Behind the Gym was an ancient Fives Court (since demolished), which was mainly used for day-boys to change in and for general ragging. What is now the day-boys Changing Room was divided into two classrooms, presided over by ‘Ma‘ Collier (History) and Mlle. Fagge (French), and generally the scenes of considerable uproar. Above was the Science Lab where H L (Jockey) White held court, with an acid geniality, dispensing scientific instruction and pungent anecdotes of school history in a balanced mixture. The Lab was approached by an outside iron staircase and landing, and the subject of Jockey’s displeasure was banished to meditate on the landing. Within seconds it almost always happened that the Headmaster (Geoffrey Garrod) would appear, ascend the stairs at speed, firmly grasp the wretched youth’s ear between finger and thumb (the nail of which was kept long and painfully sharp for that very purpose) and drag him back into the Lab for explanations.
The spirit of proper scientific investigation was instilled in the boys of the time by Jockey ‘s teaching, but with results quite unexpected. There was the occasion when a quantity of sodium was placed in each lavatory with very uplifting consequences, and, at another time, one brave spirit placed an article of pottery on the top of the flagstaff to determine the principles of the Laws of Balance. Neither was electricity neglected-at the entrance of the Gym was a switch box with a loose cover, and the drill was to form a number of boys into a half-circle holding hands, when the fellows at each end would link up with the switch box and au appreciable shock was felt by all. At a little later stage the electrical experts evolved a pleasurable alternative to French instruction when use was made of the Schools Broadcast. When the broadcaster came to the words ‘Repeat after me…’ clever and unseen manipulation of wires brought about loud oscillations, which were faithfully repeated by the form as one man.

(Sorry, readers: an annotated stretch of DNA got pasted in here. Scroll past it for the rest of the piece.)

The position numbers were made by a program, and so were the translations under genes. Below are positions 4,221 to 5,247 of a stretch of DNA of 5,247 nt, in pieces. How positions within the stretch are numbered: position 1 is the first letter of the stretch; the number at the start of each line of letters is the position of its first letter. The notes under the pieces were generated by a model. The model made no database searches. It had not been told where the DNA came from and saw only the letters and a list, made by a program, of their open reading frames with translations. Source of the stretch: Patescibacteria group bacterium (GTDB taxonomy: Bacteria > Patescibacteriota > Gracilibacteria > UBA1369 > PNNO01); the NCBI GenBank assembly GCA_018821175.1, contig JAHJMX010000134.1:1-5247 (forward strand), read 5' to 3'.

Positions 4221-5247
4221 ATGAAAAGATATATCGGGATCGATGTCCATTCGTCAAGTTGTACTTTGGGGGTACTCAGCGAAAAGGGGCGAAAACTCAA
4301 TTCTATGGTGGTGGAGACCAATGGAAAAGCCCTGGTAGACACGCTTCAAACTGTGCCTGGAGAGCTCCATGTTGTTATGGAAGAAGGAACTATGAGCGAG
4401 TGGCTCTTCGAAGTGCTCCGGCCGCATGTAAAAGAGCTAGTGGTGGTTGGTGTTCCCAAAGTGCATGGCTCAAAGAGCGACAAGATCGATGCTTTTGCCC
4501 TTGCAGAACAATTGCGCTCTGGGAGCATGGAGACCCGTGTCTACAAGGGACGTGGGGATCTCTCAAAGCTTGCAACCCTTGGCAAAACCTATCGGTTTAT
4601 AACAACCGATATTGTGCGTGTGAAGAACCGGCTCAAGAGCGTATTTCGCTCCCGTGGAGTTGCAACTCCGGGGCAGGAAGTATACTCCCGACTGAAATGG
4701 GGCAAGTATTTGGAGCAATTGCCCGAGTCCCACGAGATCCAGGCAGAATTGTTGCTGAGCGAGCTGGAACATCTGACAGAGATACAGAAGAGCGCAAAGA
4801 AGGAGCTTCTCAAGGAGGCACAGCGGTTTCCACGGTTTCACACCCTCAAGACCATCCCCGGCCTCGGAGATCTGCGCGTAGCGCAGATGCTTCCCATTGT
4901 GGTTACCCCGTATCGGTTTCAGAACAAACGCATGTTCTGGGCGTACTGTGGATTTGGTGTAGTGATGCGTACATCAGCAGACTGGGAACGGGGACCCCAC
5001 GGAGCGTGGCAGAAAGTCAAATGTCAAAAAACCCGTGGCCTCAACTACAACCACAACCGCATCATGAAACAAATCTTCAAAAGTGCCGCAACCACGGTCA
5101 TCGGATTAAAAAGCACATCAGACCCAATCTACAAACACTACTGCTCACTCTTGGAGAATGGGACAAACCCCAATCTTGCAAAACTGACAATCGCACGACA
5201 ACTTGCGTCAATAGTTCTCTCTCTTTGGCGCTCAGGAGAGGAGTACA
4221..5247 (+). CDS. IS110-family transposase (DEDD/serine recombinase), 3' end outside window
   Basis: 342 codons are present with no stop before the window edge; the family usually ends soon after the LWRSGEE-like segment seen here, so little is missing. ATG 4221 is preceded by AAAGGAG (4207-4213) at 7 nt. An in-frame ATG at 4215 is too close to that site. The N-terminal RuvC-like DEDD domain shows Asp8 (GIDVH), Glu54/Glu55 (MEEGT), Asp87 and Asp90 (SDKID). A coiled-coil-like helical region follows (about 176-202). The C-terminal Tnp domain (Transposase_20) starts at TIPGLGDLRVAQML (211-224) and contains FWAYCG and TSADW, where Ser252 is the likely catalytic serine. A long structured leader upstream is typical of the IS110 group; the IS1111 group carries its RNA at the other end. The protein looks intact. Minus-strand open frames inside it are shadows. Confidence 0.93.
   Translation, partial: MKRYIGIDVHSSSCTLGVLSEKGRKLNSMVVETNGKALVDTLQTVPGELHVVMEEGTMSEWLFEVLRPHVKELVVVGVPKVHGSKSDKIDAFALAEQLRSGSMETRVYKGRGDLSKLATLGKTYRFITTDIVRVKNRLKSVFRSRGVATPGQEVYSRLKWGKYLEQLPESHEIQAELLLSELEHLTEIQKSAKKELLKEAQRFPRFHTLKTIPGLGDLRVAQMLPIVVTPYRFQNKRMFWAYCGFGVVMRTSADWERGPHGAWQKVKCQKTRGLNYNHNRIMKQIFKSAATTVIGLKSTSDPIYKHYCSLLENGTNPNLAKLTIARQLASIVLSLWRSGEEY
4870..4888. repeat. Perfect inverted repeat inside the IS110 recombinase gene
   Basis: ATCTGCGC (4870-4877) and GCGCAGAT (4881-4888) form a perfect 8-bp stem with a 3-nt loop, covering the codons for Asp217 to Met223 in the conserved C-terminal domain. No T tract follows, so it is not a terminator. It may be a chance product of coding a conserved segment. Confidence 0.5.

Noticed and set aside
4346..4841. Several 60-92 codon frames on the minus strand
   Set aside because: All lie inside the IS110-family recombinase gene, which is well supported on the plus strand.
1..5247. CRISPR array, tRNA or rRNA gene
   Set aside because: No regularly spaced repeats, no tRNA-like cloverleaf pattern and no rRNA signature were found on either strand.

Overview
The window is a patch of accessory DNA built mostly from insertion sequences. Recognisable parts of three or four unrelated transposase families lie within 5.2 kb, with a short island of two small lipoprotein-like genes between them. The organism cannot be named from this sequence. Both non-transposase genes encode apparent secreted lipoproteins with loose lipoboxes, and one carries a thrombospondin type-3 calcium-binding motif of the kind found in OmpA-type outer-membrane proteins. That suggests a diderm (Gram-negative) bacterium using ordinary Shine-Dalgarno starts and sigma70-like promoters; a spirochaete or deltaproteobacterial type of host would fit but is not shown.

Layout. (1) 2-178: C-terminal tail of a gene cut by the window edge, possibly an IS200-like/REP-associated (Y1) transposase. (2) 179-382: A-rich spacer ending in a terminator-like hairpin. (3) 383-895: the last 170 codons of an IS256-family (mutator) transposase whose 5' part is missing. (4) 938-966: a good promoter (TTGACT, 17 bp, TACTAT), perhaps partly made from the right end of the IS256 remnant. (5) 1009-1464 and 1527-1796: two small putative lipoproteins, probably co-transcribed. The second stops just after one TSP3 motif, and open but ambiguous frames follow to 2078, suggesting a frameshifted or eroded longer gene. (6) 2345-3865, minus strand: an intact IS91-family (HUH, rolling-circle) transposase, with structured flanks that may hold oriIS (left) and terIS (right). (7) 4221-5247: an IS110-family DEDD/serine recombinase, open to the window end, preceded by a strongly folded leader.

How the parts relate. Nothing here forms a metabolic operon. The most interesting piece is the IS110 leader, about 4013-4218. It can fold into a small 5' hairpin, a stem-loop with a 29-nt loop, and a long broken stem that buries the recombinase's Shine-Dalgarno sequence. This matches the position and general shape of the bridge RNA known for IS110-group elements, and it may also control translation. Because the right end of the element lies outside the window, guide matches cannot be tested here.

In what is now the approach to Johnson’s Hall [since converted into the Library] stood the Studio (or Hut), a timber and corrugated iron relict of the War, housing the rabble of the Second Form under the Rev. Holland, who taught, among other things, Junior French by means of large coloured posters depicting the four seasons. At the end of the Hut was a small box-like addition, used, I believe, at one time as a Masters’ Common Room and later as a Prefects’ Room.